Local News

Report: Fewer donated dollars reaching NC charities

Posted December 19, 2013

Money generic, dollars

— Only half of the $32.2 million that North Carolinians donated to charity between July 2012 and last June actually made it to the charitable organizations, according to a report released Thursday by the Secretary of State's Office.

That is down from the 54 cents on the donated dollar that charities received in 2011-12, when North Carolina residents donated more than $43.6 million, the report states.

The highest percentage ever recorded by the Secretary of State's Office was almost 60 percent in 2007-08.

“We continue to ask charities to make the very best business decisions they can when it comes to entering into contracts with fundraisers,” Secretary of State Elaine Marshall said in a statement.

The study also noted that the percentage was lower – 46 percent – for national or multi-state fundraising campaigns than campaigns taking place inside North Carolina only.

The annual report doesn't look at all charitable and nonprofit causes operating in North Carolina, choosing to examine charitable groups that use paid solicitors registered with the Secretary of State’s Office.

“It gives us a concrete look at how certain charities were doing both with the giving public and with their own contracted fundraisers during a one-year period," Marshall said. "The new numbers show us that North Carolinians are trying to make good decisions about who to give to, and it tells us that, in the majority of cases, charities here are continuing to make good business decisions in dealing with their fundraisers.”

Sometimes, she said, there are valid reasons for charities and professional solicitors to have lower than expected numbers in the report.

“Educational efforts may be an integral part of their fundraising program, but in accounting terms, they are considered to be part of the expenses,” she said. "Also, the annual report reporting date may come at the beginning of a fundraising cycle, when expenses are high but not a lot of donations have been received."

Marshall advised people to examine a charity's operations over several years to get a better picture of the group before donating.

“The bottom line is, if you see something that upsets you about a charity you support, become better informed," she said. "Then, decide if they have earned your continued support.”

People with questions about specific charities or charitable solicitation activities in general can call the Charitable Solicitation Licensing Division of the Secretary of State’s Office at 1-888-830-4989 or 919-807-2214.


This story is closed for comments.

Oldest First
View all
  • dbayard814 Dec 20, 2013

    Read the article carefully. The state auditor is reviewing the activities of charities that use paid solicitors. I can't speak for the Salvation Army, Masons, or Shriners; but as a past grand knight with the Raleigh Knights of Columbus, I can tell you that well over 90% of funds raised are donated to our affiliated charities. Most of those charities serve the needs of the disabled and special needs. I'm very skeptical when our government criticizes the work of charities as if they are somehow more efficient at delivering aid themselves. Let's hear from Ms. Wood what percentage of our taxes reach the community after the government takes it cut.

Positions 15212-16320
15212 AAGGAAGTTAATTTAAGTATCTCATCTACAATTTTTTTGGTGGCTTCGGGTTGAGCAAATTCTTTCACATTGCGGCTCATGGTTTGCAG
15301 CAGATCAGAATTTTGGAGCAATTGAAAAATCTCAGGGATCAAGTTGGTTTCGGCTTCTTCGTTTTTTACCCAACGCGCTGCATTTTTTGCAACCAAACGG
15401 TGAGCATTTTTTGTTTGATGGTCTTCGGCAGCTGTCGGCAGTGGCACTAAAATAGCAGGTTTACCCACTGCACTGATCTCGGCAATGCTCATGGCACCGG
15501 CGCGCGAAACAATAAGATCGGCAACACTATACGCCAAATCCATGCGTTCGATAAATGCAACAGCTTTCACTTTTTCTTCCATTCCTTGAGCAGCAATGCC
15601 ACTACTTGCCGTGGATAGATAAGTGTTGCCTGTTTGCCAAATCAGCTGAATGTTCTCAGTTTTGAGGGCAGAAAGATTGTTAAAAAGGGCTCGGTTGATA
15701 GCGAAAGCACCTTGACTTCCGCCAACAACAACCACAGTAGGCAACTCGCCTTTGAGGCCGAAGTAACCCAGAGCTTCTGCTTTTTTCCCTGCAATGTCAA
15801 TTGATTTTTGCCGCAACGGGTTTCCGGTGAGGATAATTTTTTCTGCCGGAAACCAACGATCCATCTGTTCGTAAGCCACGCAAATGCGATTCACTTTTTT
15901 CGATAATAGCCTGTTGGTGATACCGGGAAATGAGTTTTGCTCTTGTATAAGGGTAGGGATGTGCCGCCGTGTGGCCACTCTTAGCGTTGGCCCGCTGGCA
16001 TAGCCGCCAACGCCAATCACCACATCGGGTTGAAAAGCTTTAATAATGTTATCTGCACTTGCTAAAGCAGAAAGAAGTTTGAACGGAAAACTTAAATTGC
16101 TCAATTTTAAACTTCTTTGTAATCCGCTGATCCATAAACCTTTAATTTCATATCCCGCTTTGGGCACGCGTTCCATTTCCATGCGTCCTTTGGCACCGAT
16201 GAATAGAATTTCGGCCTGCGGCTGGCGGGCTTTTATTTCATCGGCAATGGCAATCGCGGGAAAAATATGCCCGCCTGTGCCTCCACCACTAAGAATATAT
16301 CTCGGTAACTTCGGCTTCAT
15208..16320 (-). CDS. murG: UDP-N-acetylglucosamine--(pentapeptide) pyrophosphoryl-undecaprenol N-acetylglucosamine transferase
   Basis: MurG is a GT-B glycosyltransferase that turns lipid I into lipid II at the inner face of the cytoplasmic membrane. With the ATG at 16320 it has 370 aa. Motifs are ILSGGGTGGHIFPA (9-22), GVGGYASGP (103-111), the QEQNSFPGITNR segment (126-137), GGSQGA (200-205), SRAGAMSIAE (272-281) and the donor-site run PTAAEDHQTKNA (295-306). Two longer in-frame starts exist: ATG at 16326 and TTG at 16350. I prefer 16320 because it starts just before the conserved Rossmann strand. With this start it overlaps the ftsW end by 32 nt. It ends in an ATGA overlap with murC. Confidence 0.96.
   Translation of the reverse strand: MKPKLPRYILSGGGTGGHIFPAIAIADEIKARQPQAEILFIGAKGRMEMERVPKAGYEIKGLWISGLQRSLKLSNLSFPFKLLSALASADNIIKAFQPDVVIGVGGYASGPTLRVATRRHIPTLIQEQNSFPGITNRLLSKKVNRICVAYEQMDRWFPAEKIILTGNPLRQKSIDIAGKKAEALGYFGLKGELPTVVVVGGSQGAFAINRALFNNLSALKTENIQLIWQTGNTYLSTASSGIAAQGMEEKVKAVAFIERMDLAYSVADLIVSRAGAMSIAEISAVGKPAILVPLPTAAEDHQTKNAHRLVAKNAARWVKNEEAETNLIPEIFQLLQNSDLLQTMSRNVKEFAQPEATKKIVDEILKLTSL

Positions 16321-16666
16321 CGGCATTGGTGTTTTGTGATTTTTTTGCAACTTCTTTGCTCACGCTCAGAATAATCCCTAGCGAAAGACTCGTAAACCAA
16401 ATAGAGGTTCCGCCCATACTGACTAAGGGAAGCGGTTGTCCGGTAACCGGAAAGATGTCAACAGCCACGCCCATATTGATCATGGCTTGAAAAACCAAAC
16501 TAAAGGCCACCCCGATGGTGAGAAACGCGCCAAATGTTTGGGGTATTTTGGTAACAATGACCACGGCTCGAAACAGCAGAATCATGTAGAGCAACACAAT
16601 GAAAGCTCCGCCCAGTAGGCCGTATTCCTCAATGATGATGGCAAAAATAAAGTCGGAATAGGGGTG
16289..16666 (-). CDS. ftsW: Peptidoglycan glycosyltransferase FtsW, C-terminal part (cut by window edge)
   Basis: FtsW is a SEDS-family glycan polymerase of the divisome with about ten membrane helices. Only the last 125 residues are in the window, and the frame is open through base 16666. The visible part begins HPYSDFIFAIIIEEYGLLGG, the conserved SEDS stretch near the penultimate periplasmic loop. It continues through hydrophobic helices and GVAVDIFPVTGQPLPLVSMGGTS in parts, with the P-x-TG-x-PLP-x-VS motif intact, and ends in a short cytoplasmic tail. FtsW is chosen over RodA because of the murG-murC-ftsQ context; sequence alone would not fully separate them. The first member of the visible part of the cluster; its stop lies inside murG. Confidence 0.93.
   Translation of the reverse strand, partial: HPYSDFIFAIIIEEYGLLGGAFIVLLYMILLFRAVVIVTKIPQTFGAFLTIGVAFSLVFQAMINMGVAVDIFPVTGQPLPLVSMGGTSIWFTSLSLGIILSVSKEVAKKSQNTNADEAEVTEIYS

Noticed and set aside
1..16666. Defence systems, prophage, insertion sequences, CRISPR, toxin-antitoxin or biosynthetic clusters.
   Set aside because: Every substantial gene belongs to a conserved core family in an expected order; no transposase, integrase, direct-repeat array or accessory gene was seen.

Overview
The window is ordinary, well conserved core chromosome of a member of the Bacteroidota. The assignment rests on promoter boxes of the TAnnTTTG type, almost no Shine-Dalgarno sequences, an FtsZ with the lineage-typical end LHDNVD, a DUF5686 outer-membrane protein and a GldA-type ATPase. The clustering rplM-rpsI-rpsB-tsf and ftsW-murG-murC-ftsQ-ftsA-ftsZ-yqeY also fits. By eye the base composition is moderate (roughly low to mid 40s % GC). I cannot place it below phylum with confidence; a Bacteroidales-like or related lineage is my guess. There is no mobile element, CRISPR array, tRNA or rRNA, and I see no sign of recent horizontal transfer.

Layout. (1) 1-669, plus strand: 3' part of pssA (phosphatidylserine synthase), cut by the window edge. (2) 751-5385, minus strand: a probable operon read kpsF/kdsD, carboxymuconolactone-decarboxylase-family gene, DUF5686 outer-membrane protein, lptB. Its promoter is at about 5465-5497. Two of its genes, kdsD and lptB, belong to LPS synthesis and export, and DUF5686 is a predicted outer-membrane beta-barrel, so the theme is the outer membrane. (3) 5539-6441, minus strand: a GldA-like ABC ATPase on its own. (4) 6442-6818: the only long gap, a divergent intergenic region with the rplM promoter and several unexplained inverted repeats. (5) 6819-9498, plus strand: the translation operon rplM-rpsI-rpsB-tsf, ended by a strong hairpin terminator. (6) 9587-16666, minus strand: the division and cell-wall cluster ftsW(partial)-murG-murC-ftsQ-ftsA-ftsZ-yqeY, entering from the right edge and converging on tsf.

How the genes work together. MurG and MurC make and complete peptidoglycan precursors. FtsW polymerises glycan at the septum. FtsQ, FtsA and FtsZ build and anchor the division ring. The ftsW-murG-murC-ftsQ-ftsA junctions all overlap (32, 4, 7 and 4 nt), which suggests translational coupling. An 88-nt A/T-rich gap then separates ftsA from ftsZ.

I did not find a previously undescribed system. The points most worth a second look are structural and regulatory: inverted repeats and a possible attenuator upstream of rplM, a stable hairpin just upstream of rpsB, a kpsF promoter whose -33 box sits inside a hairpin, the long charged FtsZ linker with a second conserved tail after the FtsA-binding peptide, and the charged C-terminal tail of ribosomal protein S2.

• glarg Dec 20, 2013

    They must be talking about the inefficient United Way.

    Dont give to solicitors or impulse checkout line charities. Legitimate organizations are happy to take donations at any time, so sit down and decide how much to give for the year and weight the causes against each other.

  • whatelseisnew Dec 20, 2013

    I do not give to solicitors. I donate cash directly to a specific charity and there are two local food banks that I provide with occasional donations. I might have to cut back next year. My health insurance premium for my spouse doubled thanks to ObamaCare and my property taxes are taking a significant jump. Food costs are up, fuel has come down a little but are still high. Electric of course is going up. My pie is only so big and a greedy Government keeps chomping on a larger and larger portion of it.

  • Justic4All Dec 19, 2013

    One more reason, that is retold this time of year, every year, not to give your money to charities. It just lines some ones pockets that is willing to do the work that charities are to busy to do????? So the charities get their cut for allowing others to use their name.

  • JAFOinWF Dec 19, 2013

    Noone has any money left after Obama's healthcare and Bernanke's inflation to give.